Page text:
• rogerhutchisonbook

Learning to Fly

On the way to work this morning, I came across Emily P. Freeman's podcast, The Next Right Thing. I listened as she prayed the Prayer attributed to St. Francis. I heard these familiar words with new ears as I listened to her read it. I listened with my ears and listened with my heart.

I switched to another episode - the one titled "What Worked in 2021". Every year, Emily writes down a list of what worked and didn't work that year. I was riveted as she shared her list.

I have said countless times in the past week how happy I am to bid adieu to 2021.

Yes - a new year can be a touchstone for making important changes. Sort-of like the season of Lent:

  • "I am going to give up chocolate."

  • "I am going to count to ten before I react."

  • "I am going to be a much kinder person."

  • "The numbers on the scale will go down this year."

  • "I am going to write a letter to a different person each week."

We know how the story goes. Most of the time we don't stick to these resolutions. And whether we are aware at first or not, the guilt and shame...subtle at first...lands on our shoulders, makes it harder to breathe, and weighs us down.

Enough with the resolutions. My goal for 2022 is going to put one foot in front of the other and when I can't, I am not going to beat myself up.

I am afraid of flying. I have a dear friend who is an incredible pilot. I trust him with my life. He invites me on the regular to take me flying. I say no every time. I trust him, but I don't trust myself. I trust the plane. I'm just not very brave.

And that's okay.

Except when it's not.

Stick with me.

I often find myself in seasons of dis-ease and I don't know how to find healing.

But in 2021, I learned to fly, and the healing began.

For a number of years, I served on the board for a large organization. This organization experienced a number of significant transitions in my time on the board. I knew it was going to be hard work. I do not shy away from hard work. It was good work. It was important work.

I was soon asked to become President/Chair and I said yes.

And then Covid hit.

Being part of a board is challenging work on a good day. Being the chair of a board in the midst of a global crisis is exceptionally difficult. And for me, being the chair of a board that represents people who are in the midst of their own personal/professional crises was soul-crushing. I had my own s&*t to deal with but mostly because I wanted to make everyone feel better. I wanted to make everyone happy. I am a "fixer" and I couldn't fix this.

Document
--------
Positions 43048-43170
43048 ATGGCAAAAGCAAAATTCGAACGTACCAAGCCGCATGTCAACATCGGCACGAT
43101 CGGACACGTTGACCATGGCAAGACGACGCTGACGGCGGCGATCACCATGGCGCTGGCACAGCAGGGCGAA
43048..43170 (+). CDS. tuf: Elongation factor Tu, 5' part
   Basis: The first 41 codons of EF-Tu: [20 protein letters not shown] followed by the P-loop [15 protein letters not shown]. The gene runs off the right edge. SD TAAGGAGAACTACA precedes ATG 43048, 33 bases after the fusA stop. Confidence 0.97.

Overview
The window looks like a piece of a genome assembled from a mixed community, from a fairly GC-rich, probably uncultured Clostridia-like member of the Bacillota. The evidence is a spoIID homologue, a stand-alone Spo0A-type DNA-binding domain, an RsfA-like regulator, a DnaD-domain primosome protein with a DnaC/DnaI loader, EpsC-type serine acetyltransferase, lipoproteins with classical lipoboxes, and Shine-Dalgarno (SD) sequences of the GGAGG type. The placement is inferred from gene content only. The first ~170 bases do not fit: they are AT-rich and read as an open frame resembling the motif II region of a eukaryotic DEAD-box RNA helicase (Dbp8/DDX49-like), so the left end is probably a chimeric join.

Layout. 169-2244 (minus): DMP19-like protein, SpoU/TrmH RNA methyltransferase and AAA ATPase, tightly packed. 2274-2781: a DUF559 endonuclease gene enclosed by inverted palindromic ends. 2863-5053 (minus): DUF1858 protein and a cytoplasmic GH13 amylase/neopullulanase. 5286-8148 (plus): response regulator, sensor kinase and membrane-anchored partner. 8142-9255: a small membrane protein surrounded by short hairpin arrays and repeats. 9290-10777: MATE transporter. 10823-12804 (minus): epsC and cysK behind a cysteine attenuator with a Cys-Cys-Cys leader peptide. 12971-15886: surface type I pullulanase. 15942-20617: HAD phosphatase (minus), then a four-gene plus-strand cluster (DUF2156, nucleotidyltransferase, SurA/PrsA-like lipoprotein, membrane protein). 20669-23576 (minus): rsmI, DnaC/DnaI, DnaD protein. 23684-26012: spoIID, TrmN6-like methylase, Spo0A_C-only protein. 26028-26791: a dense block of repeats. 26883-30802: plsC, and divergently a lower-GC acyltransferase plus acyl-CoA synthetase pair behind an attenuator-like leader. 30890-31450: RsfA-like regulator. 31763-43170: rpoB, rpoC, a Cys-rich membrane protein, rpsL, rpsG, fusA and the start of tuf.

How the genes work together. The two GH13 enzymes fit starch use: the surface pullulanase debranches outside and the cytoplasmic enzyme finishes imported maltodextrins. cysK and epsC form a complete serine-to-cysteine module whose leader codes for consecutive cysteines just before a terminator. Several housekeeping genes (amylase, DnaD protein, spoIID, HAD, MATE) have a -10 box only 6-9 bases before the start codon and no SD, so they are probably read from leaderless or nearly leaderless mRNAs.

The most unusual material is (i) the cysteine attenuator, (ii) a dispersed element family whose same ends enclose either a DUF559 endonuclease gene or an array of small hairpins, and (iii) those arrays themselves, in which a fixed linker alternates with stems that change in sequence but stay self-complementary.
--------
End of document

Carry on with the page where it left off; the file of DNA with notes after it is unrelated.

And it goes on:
I worked hard to be a good leader and I was a good leader. What I didn't realize was that in stepping into this role, friendships and relationships would change. Friendships and relationships I counted on would break. Friendships and relationships would end.

On Palm Sunday of this past year, I found my wings.

I resigned as chair of the board and I resigned from the board effective immediately. I reached out to individuals who I felt I could not be in relationship with anymore and let them know that it was time for a break - maybe for good. It was difficult, but I stepped out of my comfort zone and let them know this. It was sloppy and emotional. There were tears - lots of tears. There was hurt and anger, ugly emails and unanswered questions.

And...there was freedom.

I woke up the next morning feeling lighter than I had felt in years. I did not realize just how unhappy I had become.

I was asked by several people why I quit.

I didn't quit.

I learned to fly.

In doing so, I found hope and saw the face of Christ in new ways. I made space on the board for new leadership. I found new friendships outside of that organization that feed my soul. I found new stories to tell. I rediscovered my love for photography. I pushed myself in new and challenging ways. I made goals and met a couple of them. I released two books, signed with an agent, and signed a contract for a new book.

I still haven't taken my friend up on his offer to take me flying. His plane is in the shop so he has quit asking. I prefer terra firma for now.

But I did learn to fly.

I like the view from here.


I want to thank Emily P. Freeman for inspiring me and so many others. Do give her podcast a listen. It's a good one.

I also want to remind you that you are worthy of love. You are worthy of happiness. You are worthy of joy. Let me know how I might be able to support you.

(Photograph by Roger Hutchison, 2022)

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